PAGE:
As if the 2010 version of the Philadelphia Phillies wasn't aggravating enough, the thinned-down and beaten up version of the Phillies is enough to drive a man insane.
Jimmy Rollins, Placido Polanco, Carlos Ruiz, Chase Utley, J.A. Happ, Ryan Madson, Brad Lidge, and others have all seen time on the bench or the DL. In fact, the only guy to see time in every game this season has been Ryan Howard—that's it. One guy.
And due to the mix of injuries to big-name guys, it's likely the Phillies could miss out on the playoffs altogether, much less repeat as NL East champions for a fourth consecutive season or NL champs for a third consecutive season.
The Braves sit atop the NL East right now and don't appear to be slowing down. They're winning the close games when they have to and are doing all the little things they need to do to stay atop the standings.
Then there's the Mets, who look like they're just a few weeks from hitting a real stride and perhaps challenging the Braves for the division. Or, as the Mets are known to do, completely fall apart.
Quite honestly, there's just no telling with that team.
The Phils are only four games back right now, but I expect that number to go up now that they're without a couple key players.
And then with teams like the Cincinnati Reds, St. Louis Cardinals, San Diego Padres, Colorado Rockies, and Los Angeles Dodgers, it's likely the Phils wouldn't even be able to win a playoff spot as the wild card team.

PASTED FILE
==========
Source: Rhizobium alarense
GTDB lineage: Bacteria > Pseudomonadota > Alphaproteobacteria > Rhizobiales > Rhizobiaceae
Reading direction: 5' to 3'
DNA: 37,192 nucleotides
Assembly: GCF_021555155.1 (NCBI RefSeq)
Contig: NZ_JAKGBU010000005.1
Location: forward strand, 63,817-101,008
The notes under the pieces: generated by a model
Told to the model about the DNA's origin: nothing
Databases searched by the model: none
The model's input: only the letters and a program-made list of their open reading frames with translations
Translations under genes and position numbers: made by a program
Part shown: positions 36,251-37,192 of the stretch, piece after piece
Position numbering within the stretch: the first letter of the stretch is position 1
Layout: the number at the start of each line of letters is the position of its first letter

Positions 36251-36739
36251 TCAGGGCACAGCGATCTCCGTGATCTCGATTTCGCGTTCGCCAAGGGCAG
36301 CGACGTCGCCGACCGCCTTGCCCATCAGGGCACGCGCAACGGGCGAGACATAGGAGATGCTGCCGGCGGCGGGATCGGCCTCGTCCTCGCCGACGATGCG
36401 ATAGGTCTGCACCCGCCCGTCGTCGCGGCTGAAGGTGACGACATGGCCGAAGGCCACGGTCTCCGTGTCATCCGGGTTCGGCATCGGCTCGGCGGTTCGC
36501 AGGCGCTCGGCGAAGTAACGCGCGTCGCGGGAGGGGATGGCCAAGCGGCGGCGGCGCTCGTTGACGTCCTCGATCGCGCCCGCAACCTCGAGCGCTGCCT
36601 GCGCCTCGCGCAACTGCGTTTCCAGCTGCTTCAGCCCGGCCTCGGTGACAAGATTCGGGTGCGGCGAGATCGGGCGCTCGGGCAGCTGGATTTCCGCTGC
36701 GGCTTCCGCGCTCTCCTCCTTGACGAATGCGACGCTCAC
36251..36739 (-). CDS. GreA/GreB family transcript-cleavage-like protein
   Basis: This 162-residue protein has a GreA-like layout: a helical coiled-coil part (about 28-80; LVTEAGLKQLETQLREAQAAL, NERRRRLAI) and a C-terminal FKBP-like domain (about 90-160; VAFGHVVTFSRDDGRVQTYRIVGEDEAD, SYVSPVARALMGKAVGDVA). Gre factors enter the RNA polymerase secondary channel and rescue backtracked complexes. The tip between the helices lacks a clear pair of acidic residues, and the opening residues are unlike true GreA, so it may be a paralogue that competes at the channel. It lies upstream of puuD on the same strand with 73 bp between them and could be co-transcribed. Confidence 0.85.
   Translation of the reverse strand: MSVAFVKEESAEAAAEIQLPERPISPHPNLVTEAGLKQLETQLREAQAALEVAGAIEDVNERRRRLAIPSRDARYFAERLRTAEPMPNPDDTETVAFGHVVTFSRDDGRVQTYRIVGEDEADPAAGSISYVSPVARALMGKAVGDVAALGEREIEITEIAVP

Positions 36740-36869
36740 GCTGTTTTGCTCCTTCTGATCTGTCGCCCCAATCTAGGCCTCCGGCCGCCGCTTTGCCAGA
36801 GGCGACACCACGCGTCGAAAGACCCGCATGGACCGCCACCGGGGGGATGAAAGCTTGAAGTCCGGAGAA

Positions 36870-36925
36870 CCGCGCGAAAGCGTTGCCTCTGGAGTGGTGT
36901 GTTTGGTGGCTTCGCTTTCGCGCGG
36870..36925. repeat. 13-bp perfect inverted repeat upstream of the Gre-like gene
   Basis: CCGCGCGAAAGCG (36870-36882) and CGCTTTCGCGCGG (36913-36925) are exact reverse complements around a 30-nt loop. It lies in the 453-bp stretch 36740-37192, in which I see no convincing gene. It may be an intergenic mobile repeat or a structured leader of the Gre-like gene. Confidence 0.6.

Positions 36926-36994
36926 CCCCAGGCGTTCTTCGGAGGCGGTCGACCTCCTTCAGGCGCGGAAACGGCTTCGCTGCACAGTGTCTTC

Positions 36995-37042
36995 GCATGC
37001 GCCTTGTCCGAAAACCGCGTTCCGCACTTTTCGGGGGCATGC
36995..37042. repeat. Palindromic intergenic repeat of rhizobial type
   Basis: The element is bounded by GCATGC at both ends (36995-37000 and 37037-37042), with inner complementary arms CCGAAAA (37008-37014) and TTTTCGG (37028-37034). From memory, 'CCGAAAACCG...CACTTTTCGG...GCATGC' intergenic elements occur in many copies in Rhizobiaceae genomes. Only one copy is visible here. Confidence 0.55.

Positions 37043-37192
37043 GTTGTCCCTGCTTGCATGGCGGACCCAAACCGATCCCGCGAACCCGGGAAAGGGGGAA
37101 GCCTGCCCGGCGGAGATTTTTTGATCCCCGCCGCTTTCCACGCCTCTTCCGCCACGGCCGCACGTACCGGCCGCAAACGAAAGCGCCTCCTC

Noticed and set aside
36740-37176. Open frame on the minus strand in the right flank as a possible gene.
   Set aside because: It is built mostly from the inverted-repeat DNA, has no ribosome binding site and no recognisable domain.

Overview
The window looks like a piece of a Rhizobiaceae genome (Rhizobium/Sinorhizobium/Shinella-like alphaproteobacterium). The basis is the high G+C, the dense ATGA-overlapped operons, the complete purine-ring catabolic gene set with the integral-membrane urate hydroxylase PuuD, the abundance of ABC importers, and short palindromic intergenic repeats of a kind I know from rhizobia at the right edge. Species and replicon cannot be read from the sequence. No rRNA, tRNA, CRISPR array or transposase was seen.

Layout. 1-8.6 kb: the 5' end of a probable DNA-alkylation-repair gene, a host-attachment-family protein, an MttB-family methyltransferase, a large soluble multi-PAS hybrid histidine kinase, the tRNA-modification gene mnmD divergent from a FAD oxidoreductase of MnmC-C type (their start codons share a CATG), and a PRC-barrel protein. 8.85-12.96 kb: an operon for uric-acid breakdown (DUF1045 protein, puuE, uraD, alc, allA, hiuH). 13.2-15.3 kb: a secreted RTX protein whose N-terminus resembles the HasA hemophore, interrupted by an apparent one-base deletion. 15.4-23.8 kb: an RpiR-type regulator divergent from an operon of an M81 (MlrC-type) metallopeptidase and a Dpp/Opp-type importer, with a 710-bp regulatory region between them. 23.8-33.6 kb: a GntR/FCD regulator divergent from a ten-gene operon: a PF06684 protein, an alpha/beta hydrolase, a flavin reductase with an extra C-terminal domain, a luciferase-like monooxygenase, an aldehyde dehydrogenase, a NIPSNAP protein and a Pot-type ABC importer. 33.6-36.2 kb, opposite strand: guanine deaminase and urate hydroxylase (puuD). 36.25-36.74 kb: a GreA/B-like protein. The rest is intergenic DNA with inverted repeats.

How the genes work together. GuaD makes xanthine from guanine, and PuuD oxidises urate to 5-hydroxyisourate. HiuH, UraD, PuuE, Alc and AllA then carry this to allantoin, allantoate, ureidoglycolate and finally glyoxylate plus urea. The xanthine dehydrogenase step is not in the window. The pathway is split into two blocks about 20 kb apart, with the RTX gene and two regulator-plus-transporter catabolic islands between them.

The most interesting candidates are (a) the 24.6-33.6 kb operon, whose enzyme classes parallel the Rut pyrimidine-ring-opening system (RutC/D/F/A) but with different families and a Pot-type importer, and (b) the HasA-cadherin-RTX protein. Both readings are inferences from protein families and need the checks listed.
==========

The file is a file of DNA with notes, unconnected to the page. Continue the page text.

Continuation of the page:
I would expect the Cardinals and Dodgers to win their divisions, which would leave the Phils in a wild card battle against the Mets, Reds, Padres, and Rockies. And honestly, they're just not going to be able to compete with those teams in their current state.
Everyone is expected to be back this season, but it could be too little too late. Utley is gone for two months and it's obviously going to be very difficult to replace their best hitter and a guy who has been a rock in that No. 3 spot in the lineup.
Polanco could struggle with that elbow all year long and could eventually wind up getting shelved altogether. Happ has looked awful in his rehab starts, and Ruiz is still bouncing around from specialist to specialist trying to figure something out with his head.
And even with Roy Halladay, Cole Hamels, and Jamie Moyer all pitching well—along with a decent season out of Kyle Kendrick but a struggling Joe Blanton—the bats can't get enough run support for the guys on the mound.
Even when they only allow two or three runs, it's just too much for this depleted unit to put together. In fact, it appeared to be too much while everyone was healthy, so it's not exactly a surprise.
The Phillies have become to beacon of hope for Philadelphia, and I understand that, but it might be time to temper the expectations and take this team for what it is this year—just a middle-of-the-pack squad who might get lucky and get hot at the right time.
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